The top cause of death claims is cancer for both women and men, accounting for 61% of all death claims for women, and 39% for men, according to data.
Data from KPMG on behalf of the Financial Services Council (FSC) found 29% of the cancer claims from women were for breast cancer, followed by colon cancer at 15%, and lung cancer at 14%.
Circulatory system was the second most common death claim cause at 9% for women, followed by accident (7%), abnormal clinical findings (6%), and nervous system (4%).
For men, accidents were the second most common death claim at 20%, followed by circulatory system (16%), abnormal clinical findings (10%), and nervous system (3%).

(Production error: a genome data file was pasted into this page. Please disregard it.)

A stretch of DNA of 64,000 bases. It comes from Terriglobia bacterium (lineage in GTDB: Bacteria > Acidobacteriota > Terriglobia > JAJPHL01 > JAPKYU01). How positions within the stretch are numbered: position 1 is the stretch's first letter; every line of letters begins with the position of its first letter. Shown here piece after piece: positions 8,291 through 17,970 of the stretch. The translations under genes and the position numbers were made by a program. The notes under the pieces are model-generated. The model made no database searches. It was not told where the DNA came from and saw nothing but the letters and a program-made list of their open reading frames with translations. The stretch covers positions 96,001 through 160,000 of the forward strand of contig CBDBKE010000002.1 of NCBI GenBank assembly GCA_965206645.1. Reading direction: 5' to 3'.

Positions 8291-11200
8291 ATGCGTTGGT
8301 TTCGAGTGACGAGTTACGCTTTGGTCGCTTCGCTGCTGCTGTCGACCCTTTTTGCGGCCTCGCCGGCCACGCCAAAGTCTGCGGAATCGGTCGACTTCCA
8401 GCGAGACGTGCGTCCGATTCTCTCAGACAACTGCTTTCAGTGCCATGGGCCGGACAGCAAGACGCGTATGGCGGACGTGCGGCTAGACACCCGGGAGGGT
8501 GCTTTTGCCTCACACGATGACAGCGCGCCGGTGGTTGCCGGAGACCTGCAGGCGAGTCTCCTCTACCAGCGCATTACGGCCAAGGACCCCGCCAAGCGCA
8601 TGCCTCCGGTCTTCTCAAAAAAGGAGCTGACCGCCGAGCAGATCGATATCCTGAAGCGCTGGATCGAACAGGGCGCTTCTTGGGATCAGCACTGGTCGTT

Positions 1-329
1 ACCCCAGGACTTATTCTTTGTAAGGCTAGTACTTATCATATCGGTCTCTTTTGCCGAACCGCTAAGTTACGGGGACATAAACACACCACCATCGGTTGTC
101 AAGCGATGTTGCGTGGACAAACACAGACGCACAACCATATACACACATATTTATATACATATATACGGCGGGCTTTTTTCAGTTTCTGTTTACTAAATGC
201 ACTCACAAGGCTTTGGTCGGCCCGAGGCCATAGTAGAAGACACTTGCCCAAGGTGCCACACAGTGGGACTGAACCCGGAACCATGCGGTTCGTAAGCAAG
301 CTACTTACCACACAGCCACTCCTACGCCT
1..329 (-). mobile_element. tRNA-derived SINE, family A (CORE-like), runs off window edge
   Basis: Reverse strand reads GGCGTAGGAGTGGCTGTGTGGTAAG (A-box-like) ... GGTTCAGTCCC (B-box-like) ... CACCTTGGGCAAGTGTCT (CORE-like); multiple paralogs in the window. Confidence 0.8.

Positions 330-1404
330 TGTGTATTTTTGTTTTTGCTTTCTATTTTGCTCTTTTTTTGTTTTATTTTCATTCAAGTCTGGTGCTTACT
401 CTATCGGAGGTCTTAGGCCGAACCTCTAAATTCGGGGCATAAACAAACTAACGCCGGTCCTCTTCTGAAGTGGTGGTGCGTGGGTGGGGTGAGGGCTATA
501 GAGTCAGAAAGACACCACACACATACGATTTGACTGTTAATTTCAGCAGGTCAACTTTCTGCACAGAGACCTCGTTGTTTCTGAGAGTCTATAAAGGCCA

The total permanent disability (TPD) claims mental health disorders topped the list for both men women at 24% and 27% respectively. Accidents came second for men at 17% and musculoskeletal system for women at 19%.
For income protection claims, accidents were the top for both genders at 38% for women and 28% for men. Mental health came second for women at 22% and cancer for men at 12%.
FSC senior policy manager for life insurance, Nick Kirwan, said: “New claims statistics tell us a lot about the differences between men and women and across all three product lines the messages are clear.
“This data confirms that for working age Australians, cancer is by far the biggest killer and it’s even more deadly for women than for men. We see that men have significantly more accidents than women, and women more mental health claims.”